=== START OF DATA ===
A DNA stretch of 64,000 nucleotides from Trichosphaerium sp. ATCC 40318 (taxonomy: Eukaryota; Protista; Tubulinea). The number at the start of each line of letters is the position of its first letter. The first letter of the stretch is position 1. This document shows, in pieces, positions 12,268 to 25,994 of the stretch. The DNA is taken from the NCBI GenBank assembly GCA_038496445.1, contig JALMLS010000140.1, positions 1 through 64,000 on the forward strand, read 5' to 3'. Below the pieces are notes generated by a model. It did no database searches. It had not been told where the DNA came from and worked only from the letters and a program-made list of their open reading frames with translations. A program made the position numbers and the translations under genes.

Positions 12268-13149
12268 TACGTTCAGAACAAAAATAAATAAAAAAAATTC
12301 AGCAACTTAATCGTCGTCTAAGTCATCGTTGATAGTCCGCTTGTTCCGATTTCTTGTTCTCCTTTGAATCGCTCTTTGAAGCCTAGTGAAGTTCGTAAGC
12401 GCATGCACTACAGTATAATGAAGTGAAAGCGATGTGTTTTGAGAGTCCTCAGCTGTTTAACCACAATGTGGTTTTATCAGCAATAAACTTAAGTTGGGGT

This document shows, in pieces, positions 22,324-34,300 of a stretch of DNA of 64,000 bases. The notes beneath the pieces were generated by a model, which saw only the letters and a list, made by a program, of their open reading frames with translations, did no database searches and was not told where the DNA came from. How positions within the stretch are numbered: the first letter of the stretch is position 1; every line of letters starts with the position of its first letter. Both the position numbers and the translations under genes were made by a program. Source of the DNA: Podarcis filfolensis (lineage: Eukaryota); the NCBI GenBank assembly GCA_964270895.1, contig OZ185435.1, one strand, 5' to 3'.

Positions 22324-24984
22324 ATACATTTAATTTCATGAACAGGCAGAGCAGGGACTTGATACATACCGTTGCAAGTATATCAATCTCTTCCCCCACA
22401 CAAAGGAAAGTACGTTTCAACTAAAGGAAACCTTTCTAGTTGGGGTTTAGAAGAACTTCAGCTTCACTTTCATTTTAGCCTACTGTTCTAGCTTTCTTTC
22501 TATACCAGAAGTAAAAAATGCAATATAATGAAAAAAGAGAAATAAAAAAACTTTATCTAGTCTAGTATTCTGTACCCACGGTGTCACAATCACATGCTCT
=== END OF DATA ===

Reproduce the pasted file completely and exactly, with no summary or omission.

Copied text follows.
A DNA stretch of 64,000 nucleotides from Trichosphaerium sp. ATCC 40318 (taxonomy: Eukaryota; Protista; Tubulinea). The number at the start of each line of letters is the position of its first letter. The first letter of the stretch is position 1. This document shows, in pieces, positions 12,268 to 25,994 of the stretch. The DNA is taken from the NCBI GenBank assembly GCA_038496445.1, contig JALMLS010000140.1, positions 1 through 64,000 on the forward strand, read 5' to 3'. Below the pieces are notes generated by a model. It did no database searches. It had not been told where the DNA came from and worked only from the letters and a program-made list of their open reading frames with translations. A program made the position numbers and the translations under genes.

Positions 12268-13149
12268 TACGTTCAGAACAAAAATAAATAAAAAAAATTC
12301 AGCAACTTAATCGTCGTCTAAGTCATCGTTGATAGTCCGCTTGTTCCGATTTCTTGTTCTCCTTTGAATCGCTCTTTGAAGCCTAGTGAAGTTCGTAAGC
12401 GCATGCACTACAGTATAATGAAGTGAAAGCGATGTGTTTTGAGAGTCCTCAGCTGTTTAACCACAATGTGGTTTTATCAGCAATAAACTTAAGTTGGGGT

This document shows, in pieces, positions 22,324-34,300 of a stretch of DNA of 64,000 bases. The notes beneath the pieces were generated by a model, which saw only the letters and a list, made by a program, of their open reading frames with translations, did no database searches and was not told where the DNA came from. How positions within the stretch are numbered: the first letter of the stretch is position 1; every line of letters starts with the position of its first letter. Both the position numbers and the translations under genes were made by a program. Source of the DNA: Podarcis filfolensis (lineage: Eukaryota); the NCBI GenBank assembly GCA_964270895.1, contig OZ185435.1, one strand, 5' to 3'.

Positions 22324-24984
22324 ATACATTTAATTTCATGAACAGGCAGAGCAGGGACTTGATACATACCGTTGCAAGTATATCAATCTCTTCCCCCACA
22401 CAAAGGAAAGTACGTTTCAACTAAAGGAAACCTTTCTAGTTGGGGTTTAGAAGAACTTCAGCTTCACTTTCATTTTAGCCTACTGTTCTAGCTTTCTTTC
22501 TATACCAGAAGTAAAAAATGCAATATAATGAAAAAAGAGAAATAAAAAAACTTTATCTAGTCTAGTATTCTGTACCCACGGTGTCACAATCACATGCTCT